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Sebi pills to break stock seizure

Buyback norm rejig to help NBFCs

Our Special Correspondent Mumbai Published 21.08.19, 08:30 PM
Sebi chairman Ajay Tyagi in Mumbai on Wednesday.

Sebi chairman Ajay Tyagi in Mumbai on Wednesday. PTI

The Securities and Exchange Board of India (Sebi) on Wednesday eased the norms on the buyback of shares by listed companies, which will particularly benefit those having a non-banking finance company (NBFC) or a housing finance company (HFC) as subsidiaries.

At its board meeting on Wednesday, the market regulator reviewed the existing mechanism of the repurchase of shares, which is is governed by its Buyback Regulations and the Companies Act.


According to the present rules, the maximum limit of any buyback is 25 per cent of the aggregate paid-up capital and free reserves of the company. Further, the ratio of the aggregate of secured and unsecured debt owed by the company after buyback should not be more than twice the paid-up capital and free reserves unless a higher debt-to-equity ratio is specified under the Companies Act.

While Sebi takes into account financial statements on standalone as well as consolidated basis for evaluating the buyback thresholds, several issues have been raised with regard to considering consolidated financial statements for companies with subsidiaries having a higher debt due to their presence in businesses such as NBFC and housing finance segments.

Sebi’s proposal to amend its regulations also follow a notification by the corporate affairs ministry permitting government companies carrying out non-banking finance and housing finance activities to launch buybacks resulting in up to 6:1 debt to equity ratio post the share repurchase.

After taking into account the feedback to a public consultation process launched in May, Sebi has now proposed to continue with the current approach of allowing buybacks resulting in post-buyback debt-to-equity ratio of up to 2:1, except for companies for which a higher ratio has been notified under the Companies Act, based on both standalone and consolidated basis.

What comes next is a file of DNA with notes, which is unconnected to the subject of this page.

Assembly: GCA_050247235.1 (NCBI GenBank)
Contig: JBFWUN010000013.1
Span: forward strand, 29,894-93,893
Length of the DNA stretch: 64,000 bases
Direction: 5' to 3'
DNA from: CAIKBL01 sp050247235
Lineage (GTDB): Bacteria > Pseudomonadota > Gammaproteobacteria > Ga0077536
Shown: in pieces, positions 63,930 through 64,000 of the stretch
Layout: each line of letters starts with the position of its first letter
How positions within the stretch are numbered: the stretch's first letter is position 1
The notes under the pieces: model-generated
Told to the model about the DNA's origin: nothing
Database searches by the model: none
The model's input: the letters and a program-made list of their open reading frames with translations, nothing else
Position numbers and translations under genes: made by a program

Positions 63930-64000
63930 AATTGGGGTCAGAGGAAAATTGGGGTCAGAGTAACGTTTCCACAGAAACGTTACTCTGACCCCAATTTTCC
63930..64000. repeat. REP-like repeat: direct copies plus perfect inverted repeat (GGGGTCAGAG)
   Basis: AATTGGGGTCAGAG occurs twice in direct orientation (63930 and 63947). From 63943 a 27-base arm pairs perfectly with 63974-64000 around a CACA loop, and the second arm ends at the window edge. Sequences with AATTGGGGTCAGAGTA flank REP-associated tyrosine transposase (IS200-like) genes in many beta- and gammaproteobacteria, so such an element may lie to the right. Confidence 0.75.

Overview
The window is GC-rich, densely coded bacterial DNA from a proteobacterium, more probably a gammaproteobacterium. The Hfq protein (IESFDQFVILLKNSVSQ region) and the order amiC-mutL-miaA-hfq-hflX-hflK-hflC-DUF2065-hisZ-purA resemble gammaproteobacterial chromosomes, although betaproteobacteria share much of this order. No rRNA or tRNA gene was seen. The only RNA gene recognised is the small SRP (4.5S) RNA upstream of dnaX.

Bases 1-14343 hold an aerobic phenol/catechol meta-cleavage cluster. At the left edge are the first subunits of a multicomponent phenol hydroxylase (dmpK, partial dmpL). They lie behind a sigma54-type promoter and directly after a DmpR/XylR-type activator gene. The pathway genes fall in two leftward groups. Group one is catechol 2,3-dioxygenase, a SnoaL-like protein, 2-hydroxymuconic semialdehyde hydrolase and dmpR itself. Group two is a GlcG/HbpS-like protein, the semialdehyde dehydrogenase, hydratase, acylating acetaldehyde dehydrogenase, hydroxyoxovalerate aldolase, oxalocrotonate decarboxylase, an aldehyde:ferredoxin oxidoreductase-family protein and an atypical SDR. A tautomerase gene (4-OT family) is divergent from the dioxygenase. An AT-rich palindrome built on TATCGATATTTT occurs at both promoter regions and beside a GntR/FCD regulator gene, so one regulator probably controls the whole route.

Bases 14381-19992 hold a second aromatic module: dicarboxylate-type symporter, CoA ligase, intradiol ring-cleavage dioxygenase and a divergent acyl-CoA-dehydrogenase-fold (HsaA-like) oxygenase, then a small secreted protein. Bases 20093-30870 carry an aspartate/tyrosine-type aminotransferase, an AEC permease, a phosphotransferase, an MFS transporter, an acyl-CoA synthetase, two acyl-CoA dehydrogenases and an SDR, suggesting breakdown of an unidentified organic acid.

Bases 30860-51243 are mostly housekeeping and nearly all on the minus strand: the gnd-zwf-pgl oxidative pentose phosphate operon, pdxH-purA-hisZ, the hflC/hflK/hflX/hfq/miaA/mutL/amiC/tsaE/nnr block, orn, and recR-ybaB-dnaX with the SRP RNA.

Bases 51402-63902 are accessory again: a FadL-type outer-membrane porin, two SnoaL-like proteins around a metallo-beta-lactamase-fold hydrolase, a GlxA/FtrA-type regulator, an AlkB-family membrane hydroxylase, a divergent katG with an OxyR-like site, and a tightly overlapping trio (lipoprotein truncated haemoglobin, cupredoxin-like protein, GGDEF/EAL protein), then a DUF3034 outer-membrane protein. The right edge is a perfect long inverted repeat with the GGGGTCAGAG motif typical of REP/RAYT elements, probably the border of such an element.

However, if the debt to equity ratio on standalone basis does not exceed 2:1, but exceeds this threshold on consolidated basis, buybacks would still be allowed if the consolidated ratio is up to 2:1 after excluding the subsidiaries that are NBFCs and housing finance companies regulated by the RBI or National Housing Bank. But, the standalone debt to equity ratio of all such excluded subsidiaries should not exceed 6:1, as per the approved norms. Earlier, Sebi had proposed to keep this threshold at 5:1.

Shareholding norms

Sebi chief Ajay Tyagi said various issues needed to be examined before deciding on mandating a 35 per cent minimum public shareholding in listed companies as many PSUs are yet to meet even the 25 per cent threshold.

In the budget, finance minister Nirmala Sitharaman had proposed a 35 per cent minimum public shareholding rule for listed companies.

Tyagi pointed out that though liquidity needed to increase in terms of a better price discovery, more trading and dispersed shareholding, several issues had to be examined in detail.

“We will need to look at the global regulations. What will be the short-term and long-term implications for the companies and for the market,” he said. while adding that currently the IPO market is also not doing very well.

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